Who isn’t going to Vermont’s state parks, and why?
Existing research points to public lands being disproportionately visited by white, wealthy, and able-bodied people. The Park Access Survey, developed in collaboration with VPF intern Nina Rizzi and students enrolled in the University of Vermont’s Environmental Problem-Solving course, is seeking survey respondents from communities that have been marginalized in outdoor spaces, including but not limited to BIPOC Americans, New Americans/Immigrants, and individuals with physical and cognitive disabilities.
To refer a group or organization to this survey or to help distribute this survey, please reach out via email to coordinate with Nina.
If you, or someone you care for, have not been able to enjoy all that Vermont’s state parks offer, please click the button below to take the survey.
Vermont Parks Forever hopes to use the data garnered from this survey to understand specific barriers to accessing Vermont’s state parks. Survey respondents will be given the opportunity to provide their email address anonymously. Those who provide an email address will be entered to win free day-entry passes to the parks.
To read Nina’s full story and experience with the survey, read below:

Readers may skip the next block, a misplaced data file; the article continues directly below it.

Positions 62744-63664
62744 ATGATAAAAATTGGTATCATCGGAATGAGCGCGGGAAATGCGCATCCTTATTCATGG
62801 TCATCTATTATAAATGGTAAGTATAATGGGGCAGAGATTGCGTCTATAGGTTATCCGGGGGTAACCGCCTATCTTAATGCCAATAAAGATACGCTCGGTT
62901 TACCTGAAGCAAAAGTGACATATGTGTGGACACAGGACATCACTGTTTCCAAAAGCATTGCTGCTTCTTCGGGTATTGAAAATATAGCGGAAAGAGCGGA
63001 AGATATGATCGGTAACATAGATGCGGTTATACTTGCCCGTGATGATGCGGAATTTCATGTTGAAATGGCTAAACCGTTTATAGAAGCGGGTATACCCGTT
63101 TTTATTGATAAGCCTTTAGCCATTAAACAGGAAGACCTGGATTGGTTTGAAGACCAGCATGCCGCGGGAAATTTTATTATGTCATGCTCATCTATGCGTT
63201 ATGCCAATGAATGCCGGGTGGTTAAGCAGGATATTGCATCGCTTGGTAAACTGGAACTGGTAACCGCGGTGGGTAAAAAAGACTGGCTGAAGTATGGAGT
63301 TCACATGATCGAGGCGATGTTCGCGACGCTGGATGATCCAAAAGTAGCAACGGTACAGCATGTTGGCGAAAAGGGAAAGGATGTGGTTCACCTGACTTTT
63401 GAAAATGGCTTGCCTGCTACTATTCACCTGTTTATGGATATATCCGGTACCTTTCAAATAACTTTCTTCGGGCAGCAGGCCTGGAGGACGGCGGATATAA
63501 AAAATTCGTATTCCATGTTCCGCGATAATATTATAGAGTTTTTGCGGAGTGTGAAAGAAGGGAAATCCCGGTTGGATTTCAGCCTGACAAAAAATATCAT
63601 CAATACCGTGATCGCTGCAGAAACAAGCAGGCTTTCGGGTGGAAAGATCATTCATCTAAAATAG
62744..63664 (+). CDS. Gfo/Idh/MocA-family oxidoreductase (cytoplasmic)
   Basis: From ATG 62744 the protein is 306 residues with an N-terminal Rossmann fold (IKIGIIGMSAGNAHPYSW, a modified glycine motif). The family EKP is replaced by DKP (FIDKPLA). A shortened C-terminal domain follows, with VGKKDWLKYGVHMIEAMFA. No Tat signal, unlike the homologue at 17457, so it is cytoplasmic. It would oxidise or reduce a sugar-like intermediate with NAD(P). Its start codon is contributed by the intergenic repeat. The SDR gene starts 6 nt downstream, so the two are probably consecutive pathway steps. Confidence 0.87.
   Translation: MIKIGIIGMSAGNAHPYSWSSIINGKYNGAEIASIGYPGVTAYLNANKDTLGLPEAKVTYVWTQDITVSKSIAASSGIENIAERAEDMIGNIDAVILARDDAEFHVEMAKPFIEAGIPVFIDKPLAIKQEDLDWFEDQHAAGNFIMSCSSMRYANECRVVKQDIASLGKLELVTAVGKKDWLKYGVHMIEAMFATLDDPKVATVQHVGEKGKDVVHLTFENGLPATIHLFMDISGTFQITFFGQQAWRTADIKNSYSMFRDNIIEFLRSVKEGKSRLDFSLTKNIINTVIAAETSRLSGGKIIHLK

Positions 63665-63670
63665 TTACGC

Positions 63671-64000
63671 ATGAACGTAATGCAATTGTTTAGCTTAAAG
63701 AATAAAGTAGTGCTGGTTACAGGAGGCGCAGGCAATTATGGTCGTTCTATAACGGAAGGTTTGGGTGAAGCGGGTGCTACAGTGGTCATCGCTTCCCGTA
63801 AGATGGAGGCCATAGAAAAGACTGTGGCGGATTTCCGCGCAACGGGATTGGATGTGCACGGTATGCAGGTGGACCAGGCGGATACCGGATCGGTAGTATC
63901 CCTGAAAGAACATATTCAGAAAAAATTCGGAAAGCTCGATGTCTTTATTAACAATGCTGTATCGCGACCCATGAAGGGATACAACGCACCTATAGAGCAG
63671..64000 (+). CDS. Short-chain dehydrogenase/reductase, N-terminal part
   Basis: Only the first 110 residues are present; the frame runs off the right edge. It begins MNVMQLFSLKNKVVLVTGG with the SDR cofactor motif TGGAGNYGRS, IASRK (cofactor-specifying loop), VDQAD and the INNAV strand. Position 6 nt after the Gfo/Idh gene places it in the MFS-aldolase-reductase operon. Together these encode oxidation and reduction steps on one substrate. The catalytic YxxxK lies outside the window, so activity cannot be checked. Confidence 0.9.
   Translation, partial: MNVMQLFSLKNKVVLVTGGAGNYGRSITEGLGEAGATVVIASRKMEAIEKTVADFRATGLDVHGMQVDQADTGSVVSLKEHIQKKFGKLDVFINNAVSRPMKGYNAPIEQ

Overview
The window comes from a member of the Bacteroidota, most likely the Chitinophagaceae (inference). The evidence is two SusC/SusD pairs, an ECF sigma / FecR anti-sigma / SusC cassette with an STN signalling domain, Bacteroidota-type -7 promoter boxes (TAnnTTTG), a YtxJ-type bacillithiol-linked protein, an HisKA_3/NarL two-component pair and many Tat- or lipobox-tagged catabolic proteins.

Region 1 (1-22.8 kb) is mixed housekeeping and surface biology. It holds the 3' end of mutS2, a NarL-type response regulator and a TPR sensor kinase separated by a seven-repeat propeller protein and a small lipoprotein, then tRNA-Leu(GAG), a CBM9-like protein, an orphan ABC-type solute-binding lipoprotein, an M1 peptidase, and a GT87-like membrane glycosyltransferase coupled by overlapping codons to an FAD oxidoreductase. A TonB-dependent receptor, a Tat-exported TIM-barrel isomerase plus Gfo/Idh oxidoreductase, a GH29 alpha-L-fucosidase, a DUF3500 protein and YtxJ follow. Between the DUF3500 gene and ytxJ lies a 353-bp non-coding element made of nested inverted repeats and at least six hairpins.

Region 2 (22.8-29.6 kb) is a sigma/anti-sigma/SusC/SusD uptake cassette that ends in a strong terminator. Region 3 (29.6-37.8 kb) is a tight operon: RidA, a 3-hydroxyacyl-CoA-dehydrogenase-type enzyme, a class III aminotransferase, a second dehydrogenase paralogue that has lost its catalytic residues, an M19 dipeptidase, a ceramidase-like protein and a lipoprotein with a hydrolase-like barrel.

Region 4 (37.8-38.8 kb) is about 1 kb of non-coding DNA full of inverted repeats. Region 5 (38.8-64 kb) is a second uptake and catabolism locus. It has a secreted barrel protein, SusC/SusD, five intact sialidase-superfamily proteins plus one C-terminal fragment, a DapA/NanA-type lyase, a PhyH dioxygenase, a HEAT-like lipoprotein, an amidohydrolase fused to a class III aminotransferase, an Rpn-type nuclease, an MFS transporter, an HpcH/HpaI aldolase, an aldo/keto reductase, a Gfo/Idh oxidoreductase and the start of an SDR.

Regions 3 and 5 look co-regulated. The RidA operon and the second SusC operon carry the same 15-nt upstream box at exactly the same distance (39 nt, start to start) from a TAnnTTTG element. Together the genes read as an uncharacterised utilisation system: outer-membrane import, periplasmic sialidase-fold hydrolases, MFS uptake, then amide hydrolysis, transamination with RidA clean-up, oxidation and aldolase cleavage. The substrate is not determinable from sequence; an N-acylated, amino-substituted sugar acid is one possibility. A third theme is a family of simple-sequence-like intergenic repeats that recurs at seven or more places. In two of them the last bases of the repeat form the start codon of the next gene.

My work with Vermont Parks Forever (VPF) began when my senior capstone group at UVM was tasked with a complex question by the executive director of VPF: “Who isn’t going to Vermont State Parks, and why?” In our research, existing national data provided us with concrete evidence of what so many have noted from personal experience: that American public lands (and the outdoors in general) are visited by disproportionately white, wealthy, as well as able bodied people. My group came to the decision that the way to answer the VPF question was to create a survey on park access. Because we are operating with the acknowledgement that BIPOC Americans, New Americans/Immigrants, and individuals with physical and cognitive disabilities have been marginalized in recreational outdoor spaces and communities nationwide, we are focusing our survey outreach on organizations within Vermont that work directly with and for those same communities. Our hope is that the data from this survey will illuminate specific barriers to accessing Vermont state parks for these communities, ultimately resulting in suggestions for improvement within the parks.
To show VPF’s appreciation to respondents taking the time to complete our survey, at the end of the survey, respondents will have the option to provide their email (anonymously in a separate Google form) to be entered into a drawing to win free day-entry park passes for their family or household. There will be at least 300 passes available through the drawing. As a non-profit with limited resources, free park passes are the best compensation we are able to offer on a large scale. However, we are open to suggestions of other forms of compensation that may be within our reach that we have not considered!
Thank you again for your time. You can view the Park Access survey here. Please reach out to me at email@example.com to discuss the next steps to distribute the survey to your community, or if you have any questions or concerns. I look forward to hearing from you!